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Weedcraft Inc Review — An Addictive Hit




Drugs are a taboo topic that, when discussed through an artistic medium, usually tend to be portrayed as something sinister or crude. Widely known franchises such as Grand Theft Auto or Fallout incorporate drug use, contributing to their bad reputation in games. Weedcraft Inc is a management simulation game that avoids the negative side of the subject and instead presents an engaged argument, albeit through a quirky narrative.

The aim of the game is to build a business empire where weed is the product. When the game begins, growing and selling weed is illegal, which involves managing police interest. To increase profits, beating the competition is essential. Managing these systems can be done through a number of means, including bribing or befriending these characters. To expand the business, employees can be hired to perform tasks such as gathering information on other characters or selling product.

In the early stages, Weedcraft Inc does a fine job of introducing the various elements that require management to increase success. Despite this gradual introduction, newcomers to the genre will feel a little out of their depth trying to manage the complicated systems and create a high profit turnover. Investing time in micromanaging systems is intentionally tedious but valuable to expand the weed empire.

An incredible amount of research has been done to present a thoughtful, well-rounded look at the American perspective of marijuana legislation and its implications on people and business. This insight is presented through a narrative that allows players to change the law and witness the repercussions. Regardless of personal opinion on legalising weed, Weedcraft Inc is a must play to gain a broader understanding of the subject, without forcing a particular point of view on the player.

The polished visuals really make Weedcraft Inc stand out. The visuals boast some clever touches, such as the muted tones of the game world highlighting the bright hues of the cannabis plants, thus showing off their importance. A comic book art style was the perfect choice to make the game feel mature without being too serious. To further emphasise the relaxed tone, the soundtrack is stylish with a chilled out, stoner vibe that perfectly suits a game about drugs. Naturally, Weedcraft Inc also features achievements for things such as playing the game for 4 hours and 20 minutes, all of which add to the tongue-in-cheek humour that underpins the game.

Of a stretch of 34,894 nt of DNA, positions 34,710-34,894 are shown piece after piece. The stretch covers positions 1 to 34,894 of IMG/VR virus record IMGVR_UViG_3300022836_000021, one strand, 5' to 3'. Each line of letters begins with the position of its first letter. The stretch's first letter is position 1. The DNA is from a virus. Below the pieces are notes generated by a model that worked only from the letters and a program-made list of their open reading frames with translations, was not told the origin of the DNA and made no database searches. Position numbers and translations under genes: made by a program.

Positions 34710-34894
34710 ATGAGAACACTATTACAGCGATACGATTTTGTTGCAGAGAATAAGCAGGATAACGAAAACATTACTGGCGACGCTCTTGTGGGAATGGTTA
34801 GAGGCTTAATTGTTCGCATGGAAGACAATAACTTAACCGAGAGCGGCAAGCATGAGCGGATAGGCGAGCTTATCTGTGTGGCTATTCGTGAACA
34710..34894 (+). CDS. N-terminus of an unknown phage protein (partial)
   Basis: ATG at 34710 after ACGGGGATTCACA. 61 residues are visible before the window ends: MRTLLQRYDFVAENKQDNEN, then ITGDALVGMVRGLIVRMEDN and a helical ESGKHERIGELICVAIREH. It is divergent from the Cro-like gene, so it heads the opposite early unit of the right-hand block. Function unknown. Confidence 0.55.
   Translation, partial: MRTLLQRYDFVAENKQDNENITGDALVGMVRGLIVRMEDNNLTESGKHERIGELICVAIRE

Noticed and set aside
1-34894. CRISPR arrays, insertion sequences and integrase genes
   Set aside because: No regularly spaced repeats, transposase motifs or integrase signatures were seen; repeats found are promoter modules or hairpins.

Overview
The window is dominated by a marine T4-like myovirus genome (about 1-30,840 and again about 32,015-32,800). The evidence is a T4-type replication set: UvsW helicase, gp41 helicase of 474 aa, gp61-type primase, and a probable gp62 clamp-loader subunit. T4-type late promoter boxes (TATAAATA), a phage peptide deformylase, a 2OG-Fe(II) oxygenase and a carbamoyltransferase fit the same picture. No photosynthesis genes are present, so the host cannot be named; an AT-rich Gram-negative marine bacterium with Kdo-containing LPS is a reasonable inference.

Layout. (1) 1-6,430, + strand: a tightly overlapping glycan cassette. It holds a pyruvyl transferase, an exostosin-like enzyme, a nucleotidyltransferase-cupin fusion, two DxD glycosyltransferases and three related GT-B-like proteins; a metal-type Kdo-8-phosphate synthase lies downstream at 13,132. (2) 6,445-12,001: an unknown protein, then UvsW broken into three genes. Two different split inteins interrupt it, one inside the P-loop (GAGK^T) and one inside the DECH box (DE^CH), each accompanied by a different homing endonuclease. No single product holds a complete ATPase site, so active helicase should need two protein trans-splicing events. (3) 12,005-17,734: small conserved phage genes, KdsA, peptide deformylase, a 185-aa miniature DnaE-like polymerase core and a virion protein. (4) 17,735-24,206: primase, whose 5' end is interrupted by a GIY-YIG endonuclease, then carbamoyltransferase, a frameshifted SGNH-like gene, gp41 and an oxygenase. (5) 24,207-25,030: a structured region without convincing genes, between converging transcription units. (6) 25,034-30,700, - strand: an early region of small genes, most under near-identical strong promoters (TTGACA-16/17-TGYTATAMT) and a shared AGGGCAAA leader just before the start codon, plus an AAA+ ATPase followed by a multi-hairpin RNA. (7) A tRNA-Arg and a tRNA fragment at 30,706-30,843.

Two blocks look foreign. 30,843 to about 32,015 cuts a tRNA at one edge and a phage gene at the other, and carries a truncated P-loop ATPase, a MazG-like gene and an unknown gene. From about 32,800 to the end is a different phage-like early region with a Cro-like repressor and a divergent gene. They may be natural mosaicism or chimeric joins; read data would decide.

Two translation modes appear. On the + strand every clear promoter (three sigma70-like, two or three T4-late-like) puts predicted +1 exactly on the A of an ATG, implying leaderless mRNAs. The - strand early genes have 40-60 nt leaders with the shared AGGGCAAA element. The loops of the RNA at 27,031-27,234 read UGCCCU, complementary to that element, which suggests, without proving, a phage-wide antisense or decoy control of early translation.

As someone new to the management sim genre, more guidance would have been welcomed in the form of a tutorial for more advanced systems of the game. For example, when fast-forwarding time to increase profits, I would be interrupted by a police event. After bribing the officer to resolve the event, the game would pause no less than a minute later to go through the exact same process. These events were being triggered by my own mismanagement; however, the continual interruption offered little chance to correct my failings, which caused a painful amount of frustration.

Playing Weedcraft Inc is ironically addictive. Something is always available to improve,  and those with competitive personalities will find that the urge to beat the competition or create better strands of weed is irresistible. Weedcraft Inc demands the players attention, which creates a sense of ownership over the business empire being created and hooks the player in to play for “just ten more minutes.” Despite the occasional feelings of tedium, the overall experience is an inventive illustration of this ever-growing economy. The nicely polished systems offer a challenge for new and experienced players of the management sim genre. With inviting visuals and an engaging story, Weedcraft Inc creates a unique tone compared to other management sims, ultimately hooking you in for another hit.

OnlySP Review Score 4 Distinction